Books & Electronic Media

Secret agents: the menace of emerging infections

By Madeline Drexler Joseph Henry Press, Washington DC ISBN 0 309 07638 2, price US$ 24.95

As one would expect from the title, Madeline Drexler takes us down into the underworld where the ruthless struggle between man and microbial agents has been going on since the earliest existence of our species. In doing so, she gives us both a medical detective story about the real health dangers of today and a history of the battles human beings have fought over the centuries against successive waves of microbial invasion.

Drexler takes us behind the scenes of public health investigations that have been in the headlines in recent years. She describes how professionals detect emerging threats to health, investigate epidemics, and carry out prevention and control activities against often highly ingenious microbial manoeuvres. In doing so, she portrays some of the women and men who are dedicated to surveillance and the protection of people's health. They are less well known to the public than their medical counterparts who repair damaged organs and treat illnesses, but they are equally in the front lines in the war to defend our health.

Through a quick succession of exciting chapters, Drexler educates the reader about the fascinating invasion strategies microbial agents use, and the mechanisms that enable them to slip through man's defences and wreak havoc with infection. She describes how groups and individuals are constantly at work to rebuild their defences and restore to their own advantage the unstable balance of power between them and their invisible cohabitants.

We also learn about how our changing behaviour and our social and economic arrangements affect the emergence and propagation of infections. This is particularly striking in the case of the new foodborne diseases related to the industrial-scale production and global distribution of what we eat. It is seen equally in the health hazards that come to us with the exponential growth of travel and transportation which have reduced the time and space of our planet to those of a small village. A virus once considered exotic can be disseminated around the world within a few days and trigger an epidemic thousands of miles from its natural habitat. Of course, all this changes the options for bioterrorism and these are also described in a well-documented and objective manner.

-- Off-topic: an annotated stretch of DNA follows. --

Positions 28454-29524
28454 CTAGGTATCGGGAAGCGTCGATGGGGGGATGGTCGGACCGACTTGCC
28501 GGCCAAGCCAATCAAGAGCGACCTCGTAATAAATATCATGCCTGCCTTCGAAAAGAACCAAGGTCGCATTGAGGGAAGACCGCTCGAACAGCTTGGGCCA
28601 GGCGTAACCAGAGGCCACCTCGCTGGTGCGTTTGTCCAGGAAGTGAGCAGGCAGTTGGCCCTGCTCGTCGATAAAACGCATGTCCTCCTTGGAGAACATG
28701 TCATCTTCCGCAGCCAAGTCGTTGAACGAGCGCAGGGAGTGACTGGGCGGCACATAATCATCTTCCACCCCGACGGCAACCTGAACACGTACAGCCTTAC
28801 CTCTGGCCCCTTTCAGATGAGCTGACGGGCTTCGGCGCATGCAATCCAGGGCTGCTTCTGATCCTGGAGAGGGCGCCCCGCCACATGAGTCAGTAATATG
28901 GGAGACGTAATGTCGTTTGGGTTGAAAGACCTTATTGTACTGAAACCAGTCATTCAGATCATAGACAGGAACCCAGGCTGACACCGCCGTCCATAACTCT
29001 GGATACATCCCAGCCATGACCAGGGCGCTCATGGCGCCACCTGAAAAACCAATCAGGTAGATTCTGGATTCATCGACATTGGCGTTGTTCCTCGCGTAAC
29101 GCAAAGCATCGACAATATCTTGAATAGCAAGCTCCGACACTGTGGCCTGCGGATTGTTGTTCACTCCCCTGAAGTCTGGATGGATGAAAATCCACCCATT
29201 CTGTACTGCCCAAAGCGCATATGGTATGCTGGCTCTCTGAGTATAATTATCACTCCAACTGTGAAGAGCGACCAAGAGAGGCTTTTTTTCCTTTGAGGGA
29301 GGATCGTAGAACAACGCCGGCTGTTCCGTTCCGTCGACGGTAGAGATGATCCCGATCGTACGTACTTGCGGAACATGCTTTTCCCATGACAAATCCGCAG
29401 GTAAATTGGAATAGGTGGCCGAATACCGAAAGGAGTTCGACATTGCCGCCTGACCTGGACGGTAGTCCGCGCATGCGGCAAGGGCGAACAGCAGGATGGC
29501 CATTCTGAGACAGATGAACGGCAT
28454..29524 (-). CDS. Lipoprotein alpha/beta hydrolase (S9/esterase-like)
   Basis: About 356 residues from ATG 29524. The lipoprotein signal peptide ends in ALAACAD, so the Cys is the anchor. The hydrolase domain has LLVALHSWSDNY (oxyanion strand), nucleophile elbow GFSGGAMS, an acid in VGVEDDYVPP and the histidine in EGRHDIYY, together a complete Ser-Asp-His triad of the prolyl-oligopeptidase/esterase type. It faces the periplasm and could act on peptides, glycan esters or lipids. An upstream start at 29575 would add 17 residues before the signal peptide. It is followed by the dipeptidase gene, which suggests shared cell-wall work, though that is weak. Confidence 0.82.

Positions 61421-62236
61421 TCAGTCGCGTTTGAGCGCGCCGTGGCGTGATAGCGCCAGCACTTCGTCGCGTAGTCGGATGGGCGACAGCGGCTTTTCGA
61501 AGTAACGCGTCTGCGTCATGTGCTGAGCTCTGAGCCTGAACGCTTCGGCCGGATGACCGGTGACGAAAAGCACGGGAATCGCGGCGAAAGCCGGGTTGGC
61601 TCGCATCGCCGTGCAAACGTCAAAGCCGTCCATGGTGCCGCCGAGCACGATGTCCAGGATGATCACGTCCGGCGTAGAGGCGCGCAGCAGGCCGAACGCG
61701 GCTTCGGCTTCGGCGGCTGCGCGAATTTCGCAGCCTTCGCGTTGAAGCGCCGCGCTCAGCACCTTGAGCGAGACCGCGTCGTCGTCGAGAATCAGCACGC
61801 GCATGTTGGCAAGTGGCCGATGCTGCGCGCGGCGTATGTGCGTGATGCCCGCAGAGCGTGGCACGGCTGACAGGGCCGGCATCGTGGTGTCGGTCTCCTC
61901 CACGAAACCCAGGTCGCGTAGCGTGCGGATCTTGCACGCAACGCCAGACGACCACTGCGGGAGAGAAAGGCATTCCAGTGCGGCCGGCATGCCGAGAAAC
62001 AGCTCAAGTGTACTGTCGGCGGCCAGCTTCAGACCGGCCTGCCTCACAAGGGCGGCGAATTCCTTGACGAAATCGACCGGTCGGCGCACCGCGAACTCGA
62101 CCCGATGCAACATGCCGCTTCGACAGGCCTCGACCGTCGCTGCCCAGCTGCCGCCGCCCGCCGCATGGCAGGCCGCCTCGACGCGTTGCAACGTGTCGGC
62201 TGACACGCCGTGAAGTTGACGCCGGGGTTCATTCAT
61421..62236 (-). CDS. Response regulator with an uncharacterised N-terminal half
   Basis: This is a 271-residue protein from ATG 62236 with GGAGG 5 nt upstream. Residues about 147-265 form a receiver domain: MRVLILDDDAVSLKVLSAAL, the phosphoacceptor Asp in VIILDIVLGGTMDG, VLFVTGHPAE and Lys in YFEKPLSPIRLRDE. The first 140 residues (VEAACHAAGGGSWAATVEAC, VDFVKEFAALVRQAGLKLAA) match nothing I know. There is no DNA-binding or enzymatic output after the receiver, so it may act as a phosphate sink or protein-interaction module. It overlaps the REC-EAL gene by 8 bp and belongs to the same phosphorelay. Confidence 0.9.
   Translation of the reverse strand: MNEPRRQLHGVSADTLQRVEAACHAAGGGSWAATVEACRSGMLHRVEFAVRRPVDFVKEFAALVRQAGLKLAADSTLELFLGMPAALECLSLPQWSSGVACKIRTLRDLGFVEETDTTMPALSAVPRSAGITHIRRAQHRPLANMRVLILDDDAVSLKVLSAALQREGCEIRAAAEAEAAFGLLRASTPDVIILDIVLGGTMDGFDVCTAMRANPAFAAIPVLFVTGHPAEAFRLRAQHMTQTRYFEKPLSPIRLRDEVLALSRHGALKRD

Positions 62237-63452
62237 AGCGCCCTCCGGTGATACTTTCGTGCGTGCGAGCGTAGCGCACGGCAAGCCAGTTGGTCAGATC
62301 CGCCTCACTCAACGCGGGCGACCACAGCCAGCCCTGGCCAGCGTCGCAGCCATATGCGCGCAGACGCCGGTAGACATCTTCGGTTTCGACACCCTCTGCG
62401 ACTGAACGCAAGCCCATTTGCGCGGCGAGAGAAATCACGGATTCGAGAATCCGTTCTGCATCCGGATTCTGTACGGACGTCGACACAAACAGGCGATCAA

Beyond the traditional part played by microbial agents in the onset and outbreak of disease, the author takes us to the new frontiers of scientific knowledge about the pathogenic impact of these secret agents. In particular she reviews the rapidly growing and promising area of knowledge about the relationships between latent infections and the development of chronic diseases such as gastric ulcers, cancers, vascular atherosclerosis, and neurological disorders.

With considerable talent, Drexler makes all of these often complex concepts and pieces of scientific knowledge easily accessible to the general reader. She displays the know-how of the scientific journalist who combines rigour of argumentation with a superb gift for finding the right striking expression.

The information sources which support the chapters are from among the best American specialists in these fields. She gives her personal opinion on sensitive and controversial subjects, but always provides the elements the reader needs to make up his or her own mind about them. She does not try to hide the shortcomings of those responsible for public health policies or the weaknesses of our societies, but makes a convincing plea for strengthening public health activities.

Beyond providing the pleasure of reading about these adventures in the fascinating world of microbial secret agents, this book stimulates us to consider the fragility of mankind and of our planet. It increases our awareness of what is at stake for our politics, for our health and for our humanity as we respond to the permanent threat of emerging infections. Written by an extremely talented writer, Secret agents should be consumed without moderation by all those with an interest in health, or just in life itself.

Jacques Drucker1

1 Institut de Veille sanitaire, 12 rue Val d'Osne, 94415 Saint-Maurice Cedex, France (email:

World Health Organization Genebra - Genebra - Switzerland